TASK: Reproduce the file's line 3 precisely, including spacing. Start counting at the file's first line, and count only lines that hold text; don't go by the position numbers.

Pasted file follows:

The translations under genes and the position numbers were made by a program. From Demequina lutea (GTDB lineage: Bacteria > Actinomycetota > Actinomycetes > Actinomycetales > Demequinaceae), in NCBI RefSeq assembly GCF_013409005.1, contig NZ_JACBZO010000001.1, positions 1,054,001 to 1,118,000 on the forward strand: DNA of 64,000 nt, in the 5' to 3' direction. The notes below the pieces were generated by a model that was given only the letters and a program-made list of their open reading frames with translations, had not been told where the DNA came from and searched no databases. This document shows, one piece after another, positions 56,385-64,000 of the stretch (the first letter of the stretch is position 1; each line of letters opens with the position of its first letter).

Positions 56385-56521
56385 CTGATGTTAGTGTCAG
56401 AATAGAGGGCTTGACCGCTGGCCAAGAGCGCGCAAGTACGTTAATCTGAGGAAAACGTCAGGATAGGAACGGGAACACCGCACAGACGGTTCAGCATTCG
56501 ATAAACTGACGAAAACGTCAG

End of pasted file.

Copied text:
56385 CTGATGTTAGTGTCAG